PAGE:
Bonsoir Mary Anne,
Here is a reply from Aurélie dated 6 May 2016 that may provide more insight:
«When talking in a general context, French people would use the term la police rather than la gendarmerie, as such:
La police va arrêter le criminel.
​Actually, as a French speaker, I find that la gendarmerie refers more to the station than the people.
​In this case, we would rather use les gendarmes when talking about them, so the following answer is also correct:​
​Les gendarmes vont arrêter le criminel.»
I do agree with your observation: «my family, yes, they are well. . » My guess is that you are from the US based on your choice of pronouns in these examples. I am unaware of how other English speaking countries speak using pronouns in discussing these subjects.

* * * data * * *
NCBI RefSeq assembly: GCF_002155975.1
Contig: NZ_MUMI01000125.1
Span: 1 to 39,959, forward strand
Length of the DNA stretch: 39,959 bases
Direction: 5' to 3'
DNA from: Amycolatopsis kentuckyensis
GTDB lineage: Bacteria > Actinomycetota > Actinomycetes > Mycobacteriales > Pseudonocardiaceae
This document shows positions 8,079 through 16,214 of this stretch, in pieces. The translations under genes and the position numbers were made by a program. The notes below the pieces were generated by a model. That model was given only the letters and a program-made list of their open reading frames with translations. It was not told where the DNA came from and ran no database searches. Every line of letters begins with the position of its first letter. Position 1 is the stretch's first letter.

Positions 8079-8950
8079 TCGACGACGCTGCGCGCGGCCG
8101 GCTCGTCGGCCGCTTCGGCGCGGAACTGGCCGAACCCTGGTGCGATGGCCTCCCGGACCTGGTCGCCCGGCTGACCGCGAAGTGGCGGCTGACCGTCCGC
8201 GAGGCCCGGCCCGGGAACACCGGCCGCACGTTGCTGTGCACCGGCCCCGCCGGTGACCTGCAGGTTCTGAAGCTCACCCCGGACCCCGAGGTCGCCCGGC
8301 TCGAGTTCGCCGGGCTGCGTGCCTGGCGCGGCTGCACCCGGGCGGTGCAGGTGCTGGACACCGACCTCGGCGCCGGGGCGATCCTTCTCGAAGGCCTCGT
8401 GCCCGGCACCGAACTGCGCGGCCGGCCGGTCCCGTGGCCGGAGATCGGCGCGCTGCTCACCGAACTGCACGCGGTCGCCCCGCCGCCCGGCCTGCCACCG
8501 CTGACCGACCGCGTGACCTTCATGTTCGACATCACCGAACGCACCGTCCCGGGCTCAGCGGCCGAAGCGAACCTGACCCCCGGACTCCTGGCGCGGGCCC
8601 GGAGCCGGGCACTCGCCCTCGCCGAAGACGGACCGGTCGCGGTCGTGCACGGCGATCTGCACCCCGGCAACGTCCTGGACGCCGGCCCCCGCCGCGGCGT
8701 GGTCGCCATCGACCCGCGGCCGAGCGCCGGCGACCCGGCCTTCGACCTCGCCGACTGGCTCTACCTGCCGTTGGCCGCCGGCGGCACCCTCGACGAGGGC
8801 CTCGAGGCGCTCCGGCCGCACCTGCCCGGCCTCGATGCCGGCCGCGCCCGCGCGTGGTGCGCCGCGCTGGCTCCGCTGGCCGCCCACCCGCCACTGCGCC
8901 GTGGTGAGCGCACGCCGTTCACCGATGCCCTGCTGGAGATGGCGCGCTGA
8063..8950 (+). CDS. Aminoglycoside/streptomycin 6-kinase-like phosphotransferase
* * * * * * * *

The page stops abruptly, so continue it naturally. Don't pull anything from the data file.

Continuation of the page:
A very good point.

Mary Anne

Kwiziq community member

20 September 2017

20/09/17

Yes. I am from the US. Interesting. I think we would say, "The family is good. The complement of a verb of "being" is a predicate adjective. "The food is good; the movie was good."

Michael

Kwiziq community member

8 September 2017

1 reply

Better quiz question

For this quiz, I suggest giving English sentences and multiple French translations. For example: The police arrived to late 1. Les polices sont arrivés trop tard. 2. Le police est arrivé trop tard. 3. La police sont arrivé trop tard. 4. La police est arrivée trop tard. Je propose aussi d'ajouter une deuxième question. Peut être: She brushed her long golden hair. Or Where are the rest rooms?

Ron

Kwiziq community member

14 September 2017

14/09/17

Bonjour Michael,